Just outside Valletta, the Msida Bastion Historic Garden serves as a setting each year for the Malta Mediterranean Festival, which hosts both local and international writers. This festival is the most important literary event in the Maltese Islands, and the venue itself is quite unique. It used to be a Protestant cemetery, and is the resting place of Mikiel Anton Vassalli, the “father” of the Maltese language, which makes it a most befitting place for an event that aims to promote contemporary Maltese literature. There’s something magical about listening to poets as they read their works in this peaceful environment while the sun sets on Pietà Creek.
Are their hidden cities within this city that have intrigued or seduced you?
When the city was built in the mid-sixteenth century, the official name given by the Order of St. John was Humilissima Civitas Valletta—The Most Humble City of Valletta. It didn’t take long, however, for it to be nicknamed Superbissima. I actually think it’s both. It is often described as an open museum, and yes, it is one of the architectural showpieces of Europe and a World Heritage Site. However, one’s experience of Valletta is not complete unless one visits its backstreets. There you’ll discover old alleyways, abandoned palazzi, decrepit shops with flaking wooden fronts, houses with traditional wooden balconies that have been left to stand derelict, niches of Catholic saints adorning every street corner. The shop signs in Strait Street are a fascinating testimony to its reputation as the seediest street in town up until the 1960s. Multistoried apartment blocks huddle together in the area known as “il-Mandraġġ.” It is quite remarkable that you can find all this in a city that measures less than one square kilometer!
Where does passion live here?
I’d say in the festivities that seem to take possession of the city at various times of the year. Take Carnival, for example—one big, extravagant explosion of colors and loud celebrations. Or the Notte Bianca, which is usually held in September or October. Religious feasts and processions are yet another example, as is the Malta Jazz Festival, which is held every July at Ta’ Liesse. Another embodiment of passion are the supporters of the local football club, who spill their joy all over the place when their team wins the Maltese Premier League. Valletta is a vibrant city—there’s always something going on.
What is the title of one of your works about Valletta and what inspired it exactly?
I left Malta when I was twenty-two, and I have been living in France ever since, so when I returned it was quite weird but pretty exciting for me to be like a tourist in a city that I thought I knew quite well. I would wander the streets for hours on end, notebook or camera in hand, and I guess it was the first time I was actually seeing the city for what it really was. I guess that’s also when I fell in love with it. I didn’t actually think much of Valletta when I lived on the island, but suddenly it felt like the city kept creeping into my poems, serving as a kind of background. It was only very recently that I wrote a poem in which Valletta is actually the main protagonist. I’m still looking for a suitable title for it, but it arose from this deep need to try to move beyond the city’s postcard beauty and capture some of its hidden sounds and scents.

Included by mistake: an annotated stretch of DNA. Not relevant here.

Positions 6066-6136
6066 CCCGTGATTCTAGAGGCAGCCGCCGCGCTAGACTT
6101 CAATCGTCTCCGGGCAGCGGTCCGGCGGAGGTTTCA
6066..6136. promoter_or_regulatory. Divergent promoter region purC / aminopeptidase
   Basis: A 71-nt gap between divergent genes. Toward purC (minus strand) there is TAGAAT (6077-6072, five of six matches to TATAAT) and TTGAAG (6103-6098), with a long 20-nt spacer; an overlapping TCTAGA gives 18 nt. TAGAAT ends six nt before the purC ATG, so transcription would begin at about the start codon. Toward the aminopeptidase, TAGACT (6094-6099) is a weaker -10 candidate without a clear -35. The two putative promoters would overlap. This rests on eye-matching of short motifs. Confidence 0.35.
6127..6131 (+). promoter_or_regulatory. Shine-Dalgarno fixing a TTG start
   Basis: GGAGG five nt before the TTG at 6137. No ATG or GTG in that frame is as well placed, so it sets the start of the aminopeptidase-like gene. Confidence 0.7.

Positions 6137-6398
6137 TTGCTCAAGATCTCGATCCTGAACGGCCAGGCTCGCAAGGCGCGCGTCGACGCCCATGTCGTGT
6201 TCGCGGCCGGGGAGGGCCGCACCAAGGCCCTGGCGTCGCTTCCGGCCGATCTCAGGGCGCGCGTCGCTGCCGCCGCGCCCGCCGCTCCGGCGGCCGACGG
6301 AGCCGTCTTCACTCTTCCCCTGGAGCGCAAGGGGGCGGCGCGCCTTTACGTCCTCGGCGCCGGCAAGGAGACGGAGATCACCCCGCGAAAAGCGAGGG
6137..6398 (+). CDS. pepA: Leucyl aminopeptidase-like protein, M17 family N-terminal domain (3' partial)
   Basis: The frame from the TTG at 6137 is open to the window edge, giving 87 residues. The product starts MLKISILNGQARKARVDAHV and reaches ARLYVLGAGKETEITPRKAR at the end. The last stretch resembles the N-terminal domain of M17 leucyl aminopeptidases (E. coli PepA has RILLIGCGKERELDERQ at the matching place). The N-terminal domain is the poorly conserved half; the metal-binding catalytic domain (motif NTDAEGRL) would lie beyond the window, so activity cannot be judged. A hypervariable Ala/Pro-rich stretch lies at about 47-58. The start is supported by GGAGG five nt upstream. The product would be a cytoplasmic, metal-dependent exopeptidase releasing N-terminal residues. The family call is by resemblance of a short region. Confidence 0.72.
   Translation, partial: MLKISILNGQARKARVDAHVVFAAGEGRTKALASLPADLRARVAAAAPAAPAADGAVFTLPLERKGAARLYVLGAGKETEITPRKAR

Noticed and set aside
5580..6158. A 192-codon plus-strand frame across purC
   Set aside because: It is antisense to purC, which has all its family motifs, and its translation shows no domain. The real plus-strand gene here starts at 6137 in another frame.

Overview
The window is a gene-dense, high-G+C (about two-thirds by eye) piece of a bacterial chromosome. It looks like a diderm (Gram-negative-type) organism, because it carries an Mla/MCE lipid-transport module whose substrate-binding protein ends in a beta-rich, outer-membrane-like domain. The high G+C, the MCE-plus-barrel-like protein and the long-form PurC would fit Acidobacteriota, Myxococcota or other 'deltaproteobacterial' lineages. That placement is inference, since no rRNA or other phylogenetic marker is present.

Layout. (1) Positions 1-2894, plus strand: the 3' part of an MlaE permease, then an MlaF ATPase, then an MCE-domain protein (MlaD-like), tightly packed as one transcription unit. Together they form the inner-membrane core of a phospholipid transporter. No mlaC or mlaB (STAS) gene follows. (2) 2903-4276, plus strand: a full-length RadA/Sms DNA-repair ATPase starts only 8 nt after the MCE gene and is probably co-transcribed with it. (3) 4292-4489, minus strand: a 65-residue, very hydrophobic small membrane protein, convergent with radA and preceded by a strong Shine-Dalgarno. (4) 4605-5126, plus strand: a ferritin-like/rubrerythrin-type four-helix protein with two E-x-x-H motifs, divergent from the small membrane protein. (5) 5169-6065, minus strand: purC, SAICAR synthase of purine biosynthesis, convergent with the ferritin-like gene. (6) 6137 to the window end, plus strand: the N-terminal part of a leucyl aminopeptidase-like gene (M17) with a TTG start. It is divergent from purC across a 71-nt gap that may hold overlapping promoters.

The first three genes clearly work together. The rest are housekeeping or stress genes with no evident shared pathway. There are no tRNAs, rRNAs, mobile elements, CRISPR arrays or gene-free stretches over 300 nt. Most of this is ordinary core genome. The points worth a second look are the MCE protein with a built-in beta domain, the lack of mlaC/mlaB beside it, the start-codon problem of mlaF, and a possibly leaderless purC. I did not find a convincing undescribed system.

Inspired by Levi, “Outside Valletta does an outside exist?”
In Maltese, we refer to Valletta as “il-Belt,” which literally means “the city.” I guess the expression itself denotes clearly the place that Valletta occupies in our minds and in our lives. Yet leaving was, and still is, a necessity for me. It somehow helps me to grasp the subtleties of the city much better than when I lived on the island. Coming back, however, is always a pleasure and also crucial for my personal development. Somewhere in my heart I know I harbor this secret hope that in the future I may be able to write about Valletta from an insider’s perspective!
Nadia Mifsud was born in Malta in 1976. She moved to France over sixteen years ago, and is currently living in Lyon. Żugraga, her first collection of verse written in Maltese, was published in December 2009. Her second collection of poems, Kantuneira ’I boghod, was published in 2015. Her other works have appeared in various anthologies. Mifsud works as a literary translator. She has translated into French the works of some of the best contemporary Maltese poets and fiction writers, including Immanuel Mifsud, Maria Grech Ganado, Karl Schembri, Claudia Gauci, Simone Inguanez, and Pierre J. Mejlak. Her translation into French of Immanuel Mifsud’s latest novel, In the Name of the Father (and of the Son), was published by Gallimard in 2015. Mifsud is involved in various programs—both in France and Malta—that aim to encourage reading among children and adults alike. She is also a member of Inizjamed, Malta’s leading cultural organization. It regularly holds literary encounters and performances for emerging Maltese writers working in collaboration with local and international artists; plays a crucial role in the publication of Maltese literature, especially poetry, in the original and in translation; and organizes an annual Mediterranean Literature Festival, which has become the most important literary event in the Maltese Islands.